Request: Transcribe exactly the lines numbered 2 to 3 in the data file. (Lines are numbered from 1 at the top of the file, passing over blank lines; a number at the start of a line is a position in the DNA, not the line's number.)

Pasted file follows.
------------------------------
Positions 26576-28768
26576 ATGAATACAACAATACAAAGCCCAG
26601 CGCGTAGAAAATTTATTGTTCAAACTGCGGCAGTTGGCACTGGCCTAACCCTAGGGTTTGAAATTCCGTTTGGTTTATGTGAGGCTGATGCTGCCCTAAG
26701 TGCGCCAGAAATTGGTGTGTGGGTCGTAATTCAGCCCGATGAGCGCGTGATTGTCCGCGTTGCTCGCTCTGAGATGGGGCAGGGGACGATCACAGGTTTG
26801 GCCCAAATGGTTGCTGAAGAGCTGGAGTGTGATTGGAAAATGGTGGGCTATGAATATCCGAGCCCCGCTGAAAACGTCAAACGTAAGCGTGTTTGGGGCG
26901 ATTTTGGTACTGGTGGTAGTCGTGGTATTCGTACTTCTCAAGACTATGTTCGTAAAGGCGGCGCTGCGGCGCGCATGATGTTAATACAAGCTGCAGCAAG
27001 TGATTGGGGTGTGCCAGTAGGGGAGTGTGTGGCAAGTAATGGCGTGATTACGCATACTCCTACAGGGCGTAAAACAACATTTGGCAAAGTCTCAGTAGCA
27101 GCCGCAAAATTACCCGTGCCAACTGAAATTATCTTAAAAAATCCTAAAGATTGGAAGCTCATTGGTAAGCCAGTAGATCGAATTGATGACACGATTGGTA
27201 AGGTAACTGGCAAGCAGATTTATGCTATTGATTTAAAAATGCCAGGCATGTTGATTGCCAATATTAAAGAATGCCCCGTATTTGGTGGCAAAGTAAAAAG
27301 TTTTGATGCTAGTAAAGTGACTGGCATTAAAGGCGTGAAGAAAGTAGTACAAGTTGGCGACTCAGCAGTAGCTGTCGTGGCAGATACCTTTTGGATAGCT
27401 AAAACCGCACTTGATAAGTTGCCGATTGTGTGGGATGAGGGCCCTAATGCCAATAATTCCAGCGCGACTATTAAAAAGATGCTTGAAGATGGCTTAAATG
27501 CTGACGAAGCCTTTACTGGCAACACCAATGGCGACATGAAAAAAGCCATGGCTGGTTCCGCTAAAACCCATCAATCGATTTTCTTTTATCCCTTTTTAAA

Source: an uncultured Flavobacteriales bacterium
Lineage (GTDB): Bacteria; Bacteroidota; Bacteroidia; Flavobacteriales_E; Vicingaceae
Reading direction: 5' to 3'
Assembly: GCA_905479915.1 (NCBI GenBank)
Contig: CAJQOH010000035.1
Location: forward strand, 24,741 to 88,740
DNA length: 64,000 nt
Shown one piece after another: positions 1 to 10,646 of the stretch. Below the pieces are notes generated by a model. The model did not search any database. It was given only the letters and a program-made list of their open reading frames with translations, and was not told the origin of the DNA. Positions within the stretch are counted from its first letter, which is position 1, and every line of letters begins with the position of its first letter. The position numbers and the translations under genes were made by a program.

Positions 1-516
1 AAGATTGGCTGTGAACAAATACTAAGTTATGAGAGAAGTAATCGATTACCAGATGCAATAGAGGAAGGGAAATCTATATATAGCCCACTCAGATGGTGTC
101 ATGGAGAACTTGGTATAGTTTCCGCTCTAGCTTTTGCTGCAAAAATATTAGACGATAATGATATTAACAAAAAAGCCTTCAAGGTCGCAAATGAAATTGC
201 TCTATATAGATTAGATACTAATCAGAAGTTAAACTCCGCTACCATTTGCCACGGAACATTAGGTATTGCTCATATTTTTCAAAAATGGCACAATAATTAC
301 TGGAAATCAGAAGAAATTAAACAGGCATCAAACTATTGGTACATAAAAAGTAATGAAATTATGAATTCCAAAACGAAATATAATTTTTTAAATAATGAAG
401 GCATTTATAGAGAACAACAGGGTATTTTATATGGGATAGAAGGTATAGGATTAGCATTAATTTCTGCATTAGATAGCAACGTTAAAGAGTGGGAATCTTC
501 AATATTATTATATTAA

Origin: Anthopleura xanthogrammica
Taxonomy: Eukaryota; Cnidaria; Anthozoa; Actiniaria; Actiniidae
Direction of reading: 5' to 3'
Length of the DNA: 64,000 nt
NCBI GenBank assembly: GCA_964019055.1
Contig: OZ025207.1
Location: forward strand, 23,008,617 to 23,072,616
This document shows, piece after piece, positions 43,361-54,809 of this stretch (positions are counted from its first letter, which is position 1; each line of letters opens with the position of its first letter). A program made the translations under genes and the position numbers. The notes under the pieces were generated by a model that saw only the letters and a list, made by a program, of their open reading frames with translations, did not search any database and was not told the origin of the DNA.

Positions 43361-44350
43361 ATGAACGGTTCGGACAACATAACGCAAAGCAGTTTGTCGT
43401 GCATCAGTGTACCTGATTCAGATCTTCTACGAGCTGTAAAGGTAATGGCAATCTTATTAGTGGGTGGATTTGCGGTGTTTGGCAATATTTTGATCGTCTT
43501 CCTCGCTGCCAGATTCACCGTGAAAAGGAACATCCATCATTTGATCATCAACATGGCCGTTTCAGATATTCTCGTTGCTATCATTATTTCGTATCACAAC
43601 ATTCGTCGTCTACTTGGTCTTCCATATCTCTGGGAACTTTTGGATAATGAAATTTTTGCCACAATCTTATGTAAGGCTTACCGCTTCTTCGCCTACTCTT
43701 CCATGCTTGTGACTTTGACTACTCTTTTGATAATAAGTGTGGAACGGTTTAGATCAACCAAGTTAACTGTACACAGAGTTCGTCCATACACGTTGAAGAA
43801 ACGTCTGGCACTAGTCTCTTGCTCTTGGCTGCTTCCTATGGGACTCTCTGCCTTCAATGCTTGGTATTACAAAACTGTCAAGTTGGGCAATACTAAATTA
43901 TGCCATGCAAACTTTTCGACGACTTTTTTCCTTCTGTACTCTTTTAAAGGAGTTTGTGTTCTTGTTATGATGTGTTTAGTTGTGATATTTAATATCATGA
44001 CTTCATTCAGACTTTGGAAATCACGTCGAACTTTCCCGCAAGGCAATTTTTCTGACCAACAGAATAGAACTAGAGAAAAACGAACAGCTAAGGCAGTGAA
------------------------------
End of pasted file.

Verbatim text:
26576 ATGAATACAACAATACAAAGCCCAG
26601 CGCGTAGAAAATTTATTGTTCAAACTGCGGCAGTTGGCACTGGCCTAACCCTAGGGTTTGAAATTCCGTTTGGTTTATGTGAGGCTGATGCTGCCCTAAG